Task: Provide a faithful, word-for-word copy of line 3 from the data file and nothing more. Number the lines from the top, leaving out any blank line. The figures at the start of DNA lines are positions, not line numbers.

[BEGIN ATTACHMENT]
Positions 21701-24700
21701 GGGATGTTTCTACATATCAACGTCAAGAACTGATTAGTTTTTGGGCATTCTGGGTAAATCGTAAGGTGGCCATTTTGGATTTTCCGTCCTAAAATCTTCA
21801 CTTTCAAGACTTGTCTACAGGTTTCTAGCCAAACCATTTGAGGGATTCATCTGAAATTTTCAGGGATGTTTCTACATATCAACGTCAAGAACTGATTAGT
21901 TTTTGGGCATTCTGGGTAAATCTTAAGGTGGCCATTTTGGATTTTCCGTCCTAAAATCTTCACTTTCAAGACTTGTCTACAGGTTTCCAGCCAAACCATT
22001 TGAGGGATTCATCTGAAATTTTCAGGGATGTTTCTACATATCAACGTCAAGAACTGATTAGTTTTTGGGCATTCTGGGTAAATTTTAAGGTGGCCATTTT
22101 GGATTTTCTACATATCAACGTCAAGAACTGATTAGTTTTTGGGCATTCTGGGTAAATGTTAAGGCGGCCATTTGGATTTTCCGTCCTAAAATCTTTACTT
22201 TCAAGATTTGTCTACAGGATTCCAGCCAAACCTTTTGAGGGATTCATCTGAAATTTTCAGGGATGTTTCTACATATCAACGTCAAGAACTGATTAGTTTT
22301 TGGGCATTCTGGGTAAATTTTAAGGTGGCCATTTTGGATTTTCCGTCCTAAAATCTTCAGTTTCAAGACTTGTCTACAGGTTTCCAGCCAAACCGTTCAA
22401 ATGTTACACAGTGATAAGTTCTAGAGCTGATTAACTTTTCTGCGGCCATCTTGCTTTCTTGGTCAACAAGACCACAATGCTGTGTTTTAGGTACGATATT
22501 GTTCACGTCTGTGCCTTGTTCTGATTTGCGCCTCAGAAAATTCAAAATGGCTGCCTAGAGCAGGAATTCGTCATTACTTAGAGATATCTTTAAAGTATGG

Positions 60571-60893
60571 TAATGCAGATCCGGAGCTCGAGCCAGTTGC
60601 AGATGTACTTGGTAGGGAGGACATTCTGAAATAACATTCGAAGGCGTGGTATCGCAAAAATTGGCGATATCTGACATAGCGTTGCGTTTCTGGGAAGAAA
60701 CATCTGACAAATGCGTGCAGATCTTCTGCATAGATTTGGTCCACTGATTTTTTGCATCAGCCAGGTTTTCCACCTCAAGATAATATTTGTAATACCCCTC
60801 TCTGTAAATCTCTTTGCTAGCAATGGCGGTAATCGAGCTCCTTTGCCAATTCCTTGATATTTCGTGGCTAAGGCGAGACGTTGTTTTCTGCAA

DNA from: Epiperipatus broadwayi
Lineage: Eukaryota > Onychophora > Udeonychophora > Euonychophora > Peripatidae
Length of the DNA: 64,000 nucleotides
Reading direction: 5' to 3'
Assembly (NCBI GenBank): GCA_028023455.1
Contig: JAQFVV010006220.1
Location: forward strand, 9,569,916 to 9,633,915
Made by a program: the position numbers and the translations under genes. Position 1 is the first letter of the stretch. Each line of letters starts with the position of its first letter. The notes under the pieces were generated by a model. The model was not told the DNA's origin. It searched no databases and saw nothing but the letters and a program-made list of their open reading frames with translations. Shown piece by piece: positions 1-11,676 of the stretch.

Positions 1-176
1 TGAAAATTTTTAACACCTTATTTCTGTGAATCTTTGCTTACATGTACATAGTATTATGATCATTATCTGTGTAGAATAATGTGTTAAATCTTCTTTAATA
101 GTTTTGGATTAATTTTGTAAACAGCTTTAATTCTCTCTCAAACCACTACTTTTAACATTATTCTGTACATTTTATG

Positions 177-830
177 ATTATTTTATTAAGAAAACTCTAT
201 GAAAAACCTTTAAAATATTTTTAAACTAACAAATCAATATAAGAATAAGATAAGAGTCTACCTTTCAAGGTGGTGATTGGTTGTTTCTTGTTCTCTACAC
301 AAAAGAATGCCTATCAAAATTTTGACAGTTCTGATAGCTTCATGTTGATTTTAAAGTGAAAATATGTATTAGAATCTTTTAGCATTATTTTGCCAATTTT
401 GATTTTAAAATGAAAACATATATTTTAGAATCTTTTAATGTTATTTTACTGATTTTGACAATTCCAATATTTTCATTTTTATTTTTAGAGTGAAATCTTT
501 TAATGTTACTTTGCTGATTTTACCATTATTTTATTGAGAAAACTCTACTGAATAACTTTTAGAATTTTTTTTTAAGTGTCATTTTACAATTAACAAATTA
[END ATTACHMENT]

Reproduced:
21801 CTTTCAAGACTTGTCTACAGGTTTCTAGCCAAACCATTTGAGGGATTCATCTGAAATTTTCAGGGATGTTTCTACATATCAACGTCAAGAACTGATTAGT